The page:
--> Linked to his violent side, Blackthorne is often caught in the book, just cooking with anger, practically smothering the air around him. I believe that while many people may be violent, his is very scary in a way because it is hidden by this calm mask. It’s not until he starts brooding that the violence and danger of Blackthorne come forth. This also makes him an Archetype.

Strong Willed -- almost leaning towards stubborn; tough in character -- “He could see Blackthorne’s eyes and he felt the hatred. It will take much to break that man’s spirit, he thought.” pg. 64; “You will not be afraid,” he said aloud (to himself) and got out.” pg. 186
--> Even the Daimyo says so himself, it will take much to break Blackthorne’s spirit. No, does not exist in Blackthorne’s vocabulary. Not to forget, with his strong will, Blackthorne will most often keep a poker face, and play out the bad guys. This drive to make things happen his way, often keep his crew in order.

Curious - Easily frustrated by the language barrier thus quickly learn Japanese. “Oh, how do you say ‘thank you’, Father? ‘Domo,’ or sometime even ‘arigato’.” Pg. 224 “Blackthorne’s spirit had been revived, his curiosity agog with what the priest had said. What guns? What gold? What trade? What Black ship? A million? What invasion?” pg. 224
--> Blackthorne is one of the few people in the 1600s who actually learn Japanese perfectly and that is only through his relentless curiosity. Without the language he cannot understand Japan, but he wants to. Thus he ask questions, non-stop.

Knowledgeable** --thus has a thirst for knowledge--(dates, facts, and piloting) “Pope Alexander VI set the first line of demarcation in 1493. Blackthorne commenced, blessing Alban Caradoc who had hammered so many facts into him when he was young…” pg. 262 (He continues talking about all facts, dates, times, and names.
-->This acquired knowledge though the ages, linked to his curiosity, often saves Blackthorne’s hide. Where it not for his pool of knowledge, Toranaga (Lord of the Eight Provinces) would have killed him by now. Facts are stated from him like a history textbook.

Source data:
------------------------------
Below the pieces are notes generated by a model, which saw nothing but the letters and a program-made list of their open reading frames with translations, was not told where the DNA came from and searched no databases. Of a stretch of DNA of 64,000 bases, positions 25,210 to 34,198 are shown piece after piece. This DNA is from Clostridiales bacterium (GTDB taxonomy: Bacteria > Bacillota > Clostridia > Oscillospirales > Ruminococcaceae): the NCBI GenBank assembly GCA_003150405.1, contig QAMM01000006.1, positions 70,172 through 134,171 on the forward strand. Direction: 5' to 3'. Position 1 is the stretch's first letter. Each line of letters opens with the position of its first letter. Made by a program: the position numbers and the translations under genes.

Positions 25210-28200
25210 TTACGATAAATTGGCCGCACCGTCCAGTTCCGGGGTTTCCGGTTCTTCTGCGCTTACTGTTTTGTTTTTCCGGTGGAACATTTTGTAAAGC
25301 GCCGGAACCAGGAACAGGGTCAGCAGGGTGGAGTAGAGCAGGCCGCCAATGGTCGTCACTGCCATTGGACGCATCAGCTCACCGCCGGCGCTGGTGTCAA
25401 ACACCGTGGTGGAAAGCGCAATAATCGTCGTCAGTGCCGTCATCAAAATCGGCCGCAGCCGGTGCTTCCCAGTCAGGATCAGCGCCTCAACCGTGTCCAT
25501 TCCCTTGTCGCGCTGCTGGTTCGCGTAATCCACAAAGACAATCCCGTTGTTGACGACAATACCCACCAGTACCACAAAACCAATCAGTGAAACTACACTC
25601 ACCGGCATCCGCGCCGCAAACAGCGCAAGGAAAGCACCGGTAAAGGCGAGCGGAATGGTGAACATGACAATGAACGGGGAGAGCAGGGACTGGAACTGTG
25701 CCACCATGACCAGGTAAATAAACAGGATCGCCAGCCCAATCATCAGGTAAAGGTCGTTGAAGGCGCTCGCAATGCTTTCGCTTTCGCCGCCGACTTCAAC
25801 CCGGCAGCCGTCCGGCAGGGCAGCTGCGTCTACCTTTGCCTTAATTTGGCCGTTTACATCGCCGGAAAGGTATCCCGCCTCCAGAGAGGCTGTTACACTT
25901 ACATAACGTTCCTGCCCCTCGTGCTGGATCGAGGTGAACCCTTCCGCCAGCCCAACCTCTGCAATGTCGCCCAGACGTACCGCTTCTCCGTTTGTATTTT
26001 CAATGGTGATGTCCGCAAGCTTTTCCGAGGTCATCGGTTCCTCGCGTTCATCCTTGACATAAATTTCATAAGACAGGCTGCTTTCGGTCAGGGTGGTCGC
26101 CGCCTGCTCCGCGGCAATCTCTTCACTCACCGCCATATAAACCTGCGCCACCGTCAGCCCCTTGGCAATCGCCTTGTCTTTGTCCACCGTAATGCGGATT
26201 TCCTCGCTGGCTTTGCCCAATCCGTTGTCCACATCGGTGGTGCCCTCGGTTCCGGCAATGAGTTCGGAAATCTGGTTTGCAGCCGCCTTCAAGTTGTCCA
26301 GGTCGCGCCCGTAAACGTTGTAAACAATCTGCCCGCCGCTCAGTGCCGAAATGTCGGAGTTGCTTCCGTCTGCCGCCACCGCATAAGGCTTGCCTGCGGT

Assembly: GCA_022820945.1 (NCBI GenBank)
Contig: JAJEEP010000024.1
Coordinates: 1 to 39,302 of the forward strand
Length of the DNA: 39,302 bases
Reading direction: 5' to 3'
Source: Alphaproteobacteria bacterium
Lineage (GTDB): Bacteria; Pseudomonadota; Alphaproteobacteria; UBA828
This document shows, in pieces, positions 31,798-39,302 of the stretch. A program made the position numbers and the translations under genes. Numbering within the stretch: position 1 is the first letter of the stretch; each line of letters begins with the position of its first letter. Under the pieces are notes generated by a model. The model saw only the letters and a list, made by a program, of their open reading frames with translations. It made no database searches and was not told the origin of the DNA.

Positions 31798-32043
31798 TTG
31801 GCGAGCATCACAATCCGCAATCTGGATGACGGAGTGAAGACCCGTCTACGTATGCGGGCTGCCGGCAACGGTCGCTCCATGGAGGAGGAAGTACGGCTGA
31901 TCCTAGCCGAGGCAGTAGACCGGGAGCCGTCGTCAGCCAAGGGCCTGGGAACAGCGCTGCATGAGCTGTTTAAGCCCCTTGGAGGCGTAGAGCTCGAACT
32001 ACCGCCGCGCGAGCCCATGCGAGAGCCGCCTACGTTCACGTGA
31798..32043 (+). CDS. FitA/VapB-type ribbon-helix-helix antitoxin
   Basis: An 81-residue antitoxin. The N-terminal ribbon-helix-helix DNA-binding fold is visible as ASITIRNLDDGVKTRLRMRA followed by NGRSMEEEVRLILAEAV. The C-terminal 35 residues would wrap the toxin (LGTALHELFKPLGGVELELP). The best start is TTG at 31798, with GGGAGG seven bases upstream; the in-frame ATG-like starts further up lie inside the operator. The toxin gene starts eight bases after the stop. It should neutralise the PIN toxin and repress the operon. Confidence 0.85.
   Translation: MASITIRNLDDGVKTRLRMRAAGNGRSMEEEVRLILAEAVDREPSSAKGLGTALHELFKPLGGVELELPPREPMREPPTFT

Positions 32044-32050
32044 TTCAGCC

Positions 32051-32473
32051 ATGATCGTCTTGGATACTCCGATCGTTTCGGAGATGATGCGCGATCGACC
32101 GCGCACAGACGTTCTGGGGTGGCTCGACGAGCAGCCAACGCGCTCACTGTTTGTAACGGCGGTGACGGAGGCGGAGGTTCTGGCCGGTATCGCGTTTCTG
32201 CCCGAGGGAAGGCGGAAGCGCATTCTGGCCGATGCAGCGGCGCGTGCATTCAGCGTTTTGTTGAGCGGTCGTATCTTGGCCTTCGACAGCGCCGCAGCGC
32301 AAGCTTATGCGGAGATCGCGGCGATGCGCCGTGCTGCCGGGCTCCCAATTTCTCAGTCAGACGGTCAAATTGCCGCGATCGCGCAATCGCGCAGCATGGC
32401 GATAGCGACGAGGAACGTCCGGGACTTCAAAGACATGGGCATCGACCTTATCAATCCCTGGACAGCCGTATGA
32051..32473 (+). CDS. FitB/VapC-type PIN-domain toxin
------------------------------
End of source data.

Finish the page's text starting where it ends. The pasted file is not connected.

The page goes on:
Summary of John Blackthorne
John Blackthorne is a man not to be underestimated. Stranded in the fast moving Japanese Islands, he soon becomes entangled in political games. Were it not for his shrewdness and curiosity, Blackthorne would be dead. As a character, Blackthorne is perceived as violent with a calm outside mask, yet a brooding inside. Even his crew, to whom Blackthorne is most loyal, avoid his anger at all costs. Although I am not far enough in the book yet, I believe this violence will be the undoing of a few Daimyo in Japan. This mix of rage, along with a calculating mind, is a weapon of survival but also of devastation.
Behind all of this hard interior, is yet a small loving bit. Especially seen in his feelings for his men. Although he is going through many hardships and beatings, he does not betray them, nor does he wish for any of them to get killed.
And, as if that where not enough, Blackthorne also is very strong willed, and can go head to head with any Lord, no matter how much more power they have. What I believe the Daimyo of Japan will do, is miscalculate Blackthorne. They saw him as a barbarian, yet he had more knowledge about the outside world then they do. His curiosity drives him to learn Spanish, Portugese, and then even Japanese. Blackthorne questions the world around him. To be honest, he is an enemy to be reckoned with.
The only weakness I can see within Blackthorne’s hard exterior and character, is his love for beauty and women. Like so many famous characters, it is in a way his tragic flaw, and could be his downfall.